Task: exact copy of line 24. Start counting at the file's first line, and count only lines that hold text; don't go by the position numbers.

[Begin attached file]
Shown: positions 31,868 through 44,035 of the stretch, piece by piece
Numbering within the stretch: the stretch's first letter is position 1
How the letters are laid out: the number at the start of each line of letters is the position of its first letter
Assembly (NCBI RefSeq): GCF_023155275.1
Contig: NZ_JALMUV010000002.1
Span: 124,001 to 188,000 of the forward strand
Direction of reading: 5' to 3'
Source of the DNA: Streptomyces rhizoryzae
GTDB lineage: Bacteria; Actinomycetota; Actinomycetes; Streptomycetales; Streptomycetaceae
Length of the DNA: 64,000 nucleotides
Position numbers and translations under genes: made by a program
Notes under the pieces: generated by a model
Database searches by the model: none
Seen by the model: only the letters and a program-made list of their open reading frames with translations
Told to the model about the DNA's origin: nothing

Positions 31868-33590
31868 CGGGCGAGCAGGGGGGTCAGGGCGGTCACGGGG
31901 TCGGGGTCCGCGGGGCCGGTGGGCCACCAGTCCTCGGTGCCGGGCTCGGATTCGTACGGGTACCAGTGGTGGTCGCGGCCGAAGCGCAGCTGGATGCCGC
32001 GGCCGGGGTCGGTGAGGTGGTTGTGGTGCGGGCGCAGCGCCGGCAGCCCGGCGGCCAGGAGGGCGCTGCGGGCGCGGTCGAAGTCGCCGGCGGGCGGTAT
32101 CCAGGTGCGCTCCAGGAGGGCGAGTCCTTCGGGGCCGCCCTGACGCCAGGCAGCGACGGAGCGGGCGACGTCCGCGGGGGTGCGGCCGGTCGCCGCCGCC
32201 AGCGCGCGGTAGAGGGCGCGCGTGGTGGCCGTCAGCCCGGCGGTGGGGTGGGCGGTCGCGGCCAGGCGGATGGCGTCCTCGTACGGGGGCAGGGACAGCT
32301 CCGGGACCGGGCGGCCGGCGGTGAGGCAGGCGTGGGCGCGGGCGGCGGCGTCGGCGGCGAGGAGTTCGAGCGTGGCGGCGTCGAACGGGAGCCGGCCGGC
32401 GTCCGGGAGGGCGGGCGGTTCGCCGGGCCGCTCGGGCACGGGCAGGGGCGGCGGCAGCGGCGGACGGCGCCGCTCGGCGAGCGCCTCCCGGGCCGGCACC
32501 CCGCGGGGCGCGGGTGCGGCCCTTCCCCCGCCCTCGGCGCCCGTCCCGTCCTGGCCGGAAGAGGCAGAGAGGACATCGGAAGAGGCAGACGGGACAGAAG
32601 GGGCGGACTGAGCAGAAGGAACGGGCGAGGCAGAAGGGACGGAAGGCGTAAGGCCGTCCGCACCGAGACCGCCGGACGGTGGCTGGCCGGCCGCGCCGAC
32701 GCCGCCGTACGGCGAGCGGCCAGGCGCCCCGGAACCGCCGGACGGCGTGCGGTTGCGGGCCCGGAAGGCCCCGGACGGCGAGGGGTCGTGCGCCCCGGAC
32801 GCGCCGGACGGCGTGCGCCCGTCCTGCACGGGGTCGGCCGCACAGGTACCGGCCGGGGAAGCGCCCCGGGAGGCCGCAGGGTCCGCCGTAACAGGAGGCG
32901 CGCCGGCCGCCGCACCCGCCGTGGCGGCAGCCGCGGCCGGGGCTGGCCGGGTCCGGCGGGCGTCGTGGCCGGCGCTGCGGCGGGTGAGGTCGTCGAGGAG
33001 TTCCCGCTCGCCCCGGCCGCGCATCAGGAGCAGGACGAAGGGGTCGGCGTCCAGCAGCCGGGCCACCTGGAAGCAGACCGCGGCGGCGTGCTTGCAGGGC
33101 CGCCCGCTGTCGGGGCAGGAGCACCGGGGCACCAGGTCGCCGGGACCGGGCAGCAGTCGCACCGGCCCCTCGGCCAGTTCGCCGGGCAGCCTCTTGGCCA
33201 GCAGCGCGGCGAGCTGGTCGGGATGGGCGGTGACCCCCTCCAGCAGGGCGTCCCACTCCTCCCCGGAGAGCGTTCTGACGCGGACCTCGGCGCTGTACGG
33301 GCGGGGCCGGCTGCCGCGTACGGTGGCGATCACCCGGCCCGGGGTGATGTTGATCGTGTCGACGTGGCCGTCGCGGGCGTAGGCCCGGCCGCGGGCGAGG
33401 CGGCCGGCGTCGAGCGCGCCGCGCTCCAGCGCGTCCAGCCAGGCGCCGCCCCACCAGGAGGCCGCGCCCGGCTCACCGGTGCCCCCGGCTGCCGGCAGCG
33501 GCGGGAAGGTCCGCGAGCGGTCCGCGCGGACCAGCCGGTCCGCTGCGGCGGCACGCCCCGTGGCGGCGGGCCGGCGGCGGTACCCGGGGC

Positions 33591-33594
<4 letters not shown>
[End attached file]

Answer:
32501 CCGCGGGGCGCGGGTGCGGCCCTTCCCCCGCCCTCGGCGCCCGTCCCGTCCTGGCCGGAAGAGGCAGAGAGGACATCGGAAGAGGCAGACGGGACAGAAG